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Posted 11 February 2011 - 02:44 PM

View Postgavlist, on 11 February 2011 - 02:08 PM, said:

what were your thoughts on the tortillas?

Since they were only provided with one of the handful of entrees I've had, I think it's too early for me to say. Of course, that's true with any other thing I've ordered, since I haven't repeated any item in any visit. As with any good restaurant (and I do think this is a good restaurant), it usually takes me ten or fifteen visits to span the menu and get a feel for the strengths and weaknesses. (It doesn't take nearly as long to separate bad from good as it does to determine gradations of goodness, consistency, seasonal change, etc.)

I'm not too hung up on the prices. Yes, I can get a darned good plate of albondigas and rice on Jefferson for less than half the price Komali charges. But I'd pay only a little less than Komali's price for a meatball appetizer at Neighborhood Services Bar & Grill or Lucia. I can get a good chicken in mole on Maple (or could, until the place closed recently) for a little over half Komali's price. But I can pay twice as much for a chicken entree at any number of fine dining places in Dallas and, on average, with worse results than the one I had at Komali. For value purposes, I think it's a mistake to compare Komali to mom-and-pop joints (like La Palapa) that have lower overhead and often short lifespans, rather than restaurants (regardless of genre) with similar or higher price points. Still, if it were a little cheaper, I'd probably eat there more often, and I suspect others would also.

Scott

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Posted 14 February 2011 - 06:38 PM

Well-said, Scott. Nothing drives me batty more than comparing a taqueria to a mid-scale or upscale Mexican restaurant based on price alone. (Same holds true for most "ethnic" cuisines.) Other than some dishes, like the tostada de ceviche, which better come in threes or be enormous at that price, the prices seemed fair. Obviously the entry-point is high to keep the per seat sales up, but they also give you more food (quesadillas and the like for $8 or $10, but you get three of them, eg).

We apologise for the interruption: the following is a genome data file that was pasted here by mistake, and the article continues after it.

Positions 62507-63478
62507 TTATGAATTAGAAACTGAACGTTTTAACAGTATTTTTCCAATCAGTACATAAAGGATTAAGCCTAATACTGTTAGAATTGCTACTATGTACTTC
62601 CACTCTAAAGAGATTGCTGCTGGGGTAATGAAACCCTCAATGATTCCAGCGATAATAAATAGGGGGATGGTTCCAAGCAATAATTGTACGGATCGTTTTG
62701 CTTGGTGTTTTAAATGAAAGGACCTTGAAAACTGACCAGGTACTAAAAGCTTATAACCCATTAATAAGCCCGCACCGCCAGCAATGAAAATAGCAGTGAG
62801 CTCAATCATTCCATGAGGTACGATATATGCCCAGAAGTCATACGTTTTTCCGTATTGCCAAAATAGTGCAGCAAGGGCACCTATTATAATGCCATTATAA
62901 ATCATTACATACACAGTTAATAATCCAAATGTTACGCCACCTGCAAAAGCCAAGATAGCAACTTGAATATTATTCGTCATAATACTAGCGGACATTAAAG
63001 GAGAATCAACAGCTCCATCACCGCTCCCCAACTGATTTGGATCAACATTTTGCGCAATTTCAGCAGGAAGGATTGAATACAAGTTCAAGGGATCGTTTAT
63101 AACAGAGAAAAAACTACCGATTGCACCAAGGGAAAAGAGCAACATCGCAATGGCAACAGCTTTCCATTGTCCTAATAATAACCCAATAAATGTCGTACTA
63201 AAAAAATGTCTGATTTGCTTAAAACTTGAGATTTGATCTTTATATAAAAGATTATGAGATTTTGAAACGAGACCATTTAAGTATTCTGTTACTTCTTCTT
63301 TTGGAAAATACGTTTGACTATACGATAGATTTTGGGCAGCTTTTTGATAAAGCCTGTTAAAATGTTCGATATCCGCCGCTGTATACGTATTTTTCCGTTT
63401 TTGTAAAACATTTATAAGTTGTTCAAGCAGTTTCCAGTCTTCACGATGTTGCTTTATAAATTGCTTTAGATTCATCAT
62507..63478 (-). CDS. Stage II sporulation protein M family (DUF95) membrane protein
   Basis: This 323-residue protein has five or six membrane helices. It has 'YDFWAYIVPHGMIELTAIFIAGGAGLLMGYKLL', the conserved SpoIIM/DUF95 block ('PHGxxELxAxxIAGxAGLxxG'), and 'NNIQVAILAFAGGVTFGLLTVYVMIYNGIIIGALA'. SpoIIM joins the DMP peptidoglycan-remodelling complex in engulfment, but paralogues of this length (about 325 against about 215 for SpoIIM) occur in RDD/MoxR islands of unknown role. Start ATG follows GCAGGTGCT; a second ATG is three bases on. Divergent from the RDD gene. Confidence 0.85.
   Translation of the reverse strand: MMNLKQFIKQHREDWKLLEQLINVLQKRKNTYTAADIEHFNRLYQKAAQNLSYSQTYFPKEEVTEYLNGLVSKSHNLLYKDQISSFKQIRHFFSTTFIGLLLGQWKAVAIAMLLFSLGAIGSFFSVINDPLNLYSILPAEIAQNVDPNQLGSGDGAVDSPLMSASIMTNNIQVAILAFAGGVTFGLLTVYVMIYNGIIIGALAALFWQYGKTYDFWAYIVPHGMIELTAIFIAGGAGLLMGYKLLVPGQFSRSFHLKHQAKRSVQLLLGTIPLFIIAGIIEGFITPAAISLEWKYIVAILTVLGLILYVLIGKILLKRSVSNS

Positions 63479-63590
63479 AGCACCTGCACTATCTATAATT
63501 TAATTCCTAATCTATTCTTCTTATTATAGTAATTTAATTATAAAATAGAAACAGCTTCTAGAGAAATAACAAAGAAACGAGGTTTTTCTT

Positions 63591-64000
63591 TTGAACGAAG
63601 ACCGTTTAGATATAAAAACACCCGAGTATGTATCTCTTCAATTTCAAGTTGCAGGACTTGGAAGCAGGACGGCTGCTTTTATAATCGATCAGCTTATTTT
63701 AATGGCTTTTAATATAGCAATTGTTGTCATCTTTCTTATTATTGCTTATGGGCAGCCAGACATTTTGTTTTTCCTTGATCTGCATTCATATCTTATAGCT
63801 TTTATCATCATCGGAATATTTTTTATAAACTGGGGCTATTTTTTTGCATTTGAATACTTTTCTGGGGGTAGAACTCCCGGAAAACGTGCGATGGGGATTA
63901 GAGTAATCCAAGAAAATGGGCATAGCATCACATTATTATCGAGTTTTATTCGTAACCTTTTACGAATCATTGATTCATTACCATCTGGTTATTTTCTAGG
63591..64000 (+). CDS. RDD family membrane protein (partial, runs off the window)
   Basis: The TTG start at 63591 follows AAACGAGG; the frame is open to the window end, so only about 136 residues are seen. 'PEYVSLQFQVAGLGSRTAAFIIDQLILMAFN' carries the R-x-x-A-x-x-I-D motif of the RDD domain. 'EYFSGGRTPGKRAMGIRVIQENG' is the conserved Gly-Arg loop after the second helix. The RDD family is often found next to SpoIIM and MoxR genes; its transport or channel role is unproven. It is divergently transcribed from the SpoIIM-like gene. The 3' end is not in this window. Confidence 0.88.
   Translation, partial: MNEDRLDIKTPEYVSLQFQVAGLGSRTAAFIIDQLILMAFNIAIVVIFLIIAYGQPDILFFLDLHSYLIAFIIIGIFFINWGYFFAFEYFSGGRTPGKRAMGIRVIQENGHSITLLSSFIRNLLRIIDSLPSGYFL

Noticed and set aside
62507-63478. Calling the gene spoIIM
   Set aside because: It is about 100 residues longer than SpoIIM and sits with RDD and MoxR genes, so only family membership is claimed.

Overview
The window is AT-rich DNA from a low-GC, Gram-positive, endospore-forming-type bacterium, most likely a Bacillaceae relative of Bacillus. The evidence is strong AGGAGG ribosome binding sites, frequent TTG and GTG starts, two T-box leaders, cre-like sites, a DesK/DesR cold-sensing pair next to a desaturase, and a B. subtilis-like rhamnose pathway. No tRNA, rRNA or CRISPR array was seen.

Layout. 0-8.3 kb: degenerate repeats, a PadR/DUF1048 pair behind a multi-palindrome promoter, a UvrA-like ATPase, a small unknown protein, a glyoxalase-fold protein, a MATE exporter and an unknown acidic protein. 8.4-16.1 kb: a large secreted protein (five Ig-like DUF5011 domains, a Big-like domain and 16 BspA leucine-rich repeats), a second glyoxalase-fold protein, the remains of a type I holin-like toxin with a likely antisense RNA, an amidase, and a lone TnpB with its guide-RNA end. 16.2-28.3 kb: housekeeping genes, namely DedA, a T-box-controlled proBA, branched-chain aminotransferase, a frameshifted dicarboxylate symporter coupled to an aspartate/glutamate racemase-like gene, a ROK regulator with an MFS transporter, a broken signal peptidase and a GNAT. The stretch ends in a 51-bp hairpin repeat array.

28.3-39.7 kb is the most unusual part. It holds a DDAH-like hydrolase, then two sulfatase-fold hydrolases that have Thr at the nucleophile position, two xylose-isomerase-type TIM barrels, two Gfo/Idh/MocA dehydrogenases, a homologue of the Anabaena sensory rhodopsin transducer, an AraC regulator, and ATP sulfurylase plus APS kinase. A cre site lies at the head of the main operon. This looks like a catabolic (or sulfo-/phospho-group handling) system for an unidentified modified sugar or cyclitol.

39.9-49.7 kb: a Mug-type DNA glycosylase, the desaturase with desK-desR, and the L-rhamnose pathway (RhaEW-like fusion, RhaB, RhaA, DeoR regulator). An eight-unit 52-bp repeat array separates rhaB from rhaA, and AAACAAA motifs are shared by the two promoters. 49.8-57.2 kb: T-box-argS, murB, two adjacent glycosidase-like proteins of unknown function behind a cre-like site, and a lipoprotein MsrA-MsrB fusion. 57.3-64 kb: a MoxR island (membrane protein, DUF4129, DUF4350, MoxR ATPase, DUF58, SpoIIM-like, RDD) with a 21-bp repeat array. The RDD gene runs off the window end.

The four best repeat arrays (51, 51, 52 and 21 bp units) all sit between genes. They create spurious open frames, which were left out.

I'm intrigued by the thick tortillas. It annoys me to see thick hand-made tortillas and it's too often the norm even at higher end Mexican restaurants in the US, imo. I will say on the dryness issue, though, that some of the best tortillas are often a little dry in Mexico. I'm not sure if it has to do with the fresh masa or what. You'd think the opposite would occur. But it's very common. It's made up for in the texture of fresh masa, however.

Sure would be nice to see some pictures. Ehem.

#13 User is online   Scott 

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Posted 15 February 2011 - 09:50 AM

View PostExtraMSG, on 14 February 2011 - 06:38 PM, said:

Obviously the entry-point is high to keep the per seat sales up, but they also give you more food (quesadillas and the like for $8 or $10, but you get three of them, eg).

You get three quesadillas, but all together they're smaller than one (fried-style) quesadilla at La Hechizera or any number of other places not primarily serving gringos. But they're fried to order, attractively presented, served with two nice salsas and a salad of shredded romaine with guac. It's a good appetizer and a good value when compared with restaurants of similar price point.

Scott

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Posted 15 February 2011 - 10:39 AM

View PostExtraMSG, on 14 February 2011 - 06:38 PM, said:

Well-said, Scott. Nothing drives me batty more than comparing a taqueria to a mid-scale or upscale Mexican restaurant based on price alone. (Same holds true for most "ethnic" cuisines.) Other than some dishes, like the tostada de ceviche, which better come in threes or be enormous at that price, the prices seemed fair. Obviously the entry-point is high to keep the per seat sales up, but they also give you more food (quesadillas and the like for $8 or $10, but you get three of them, eg).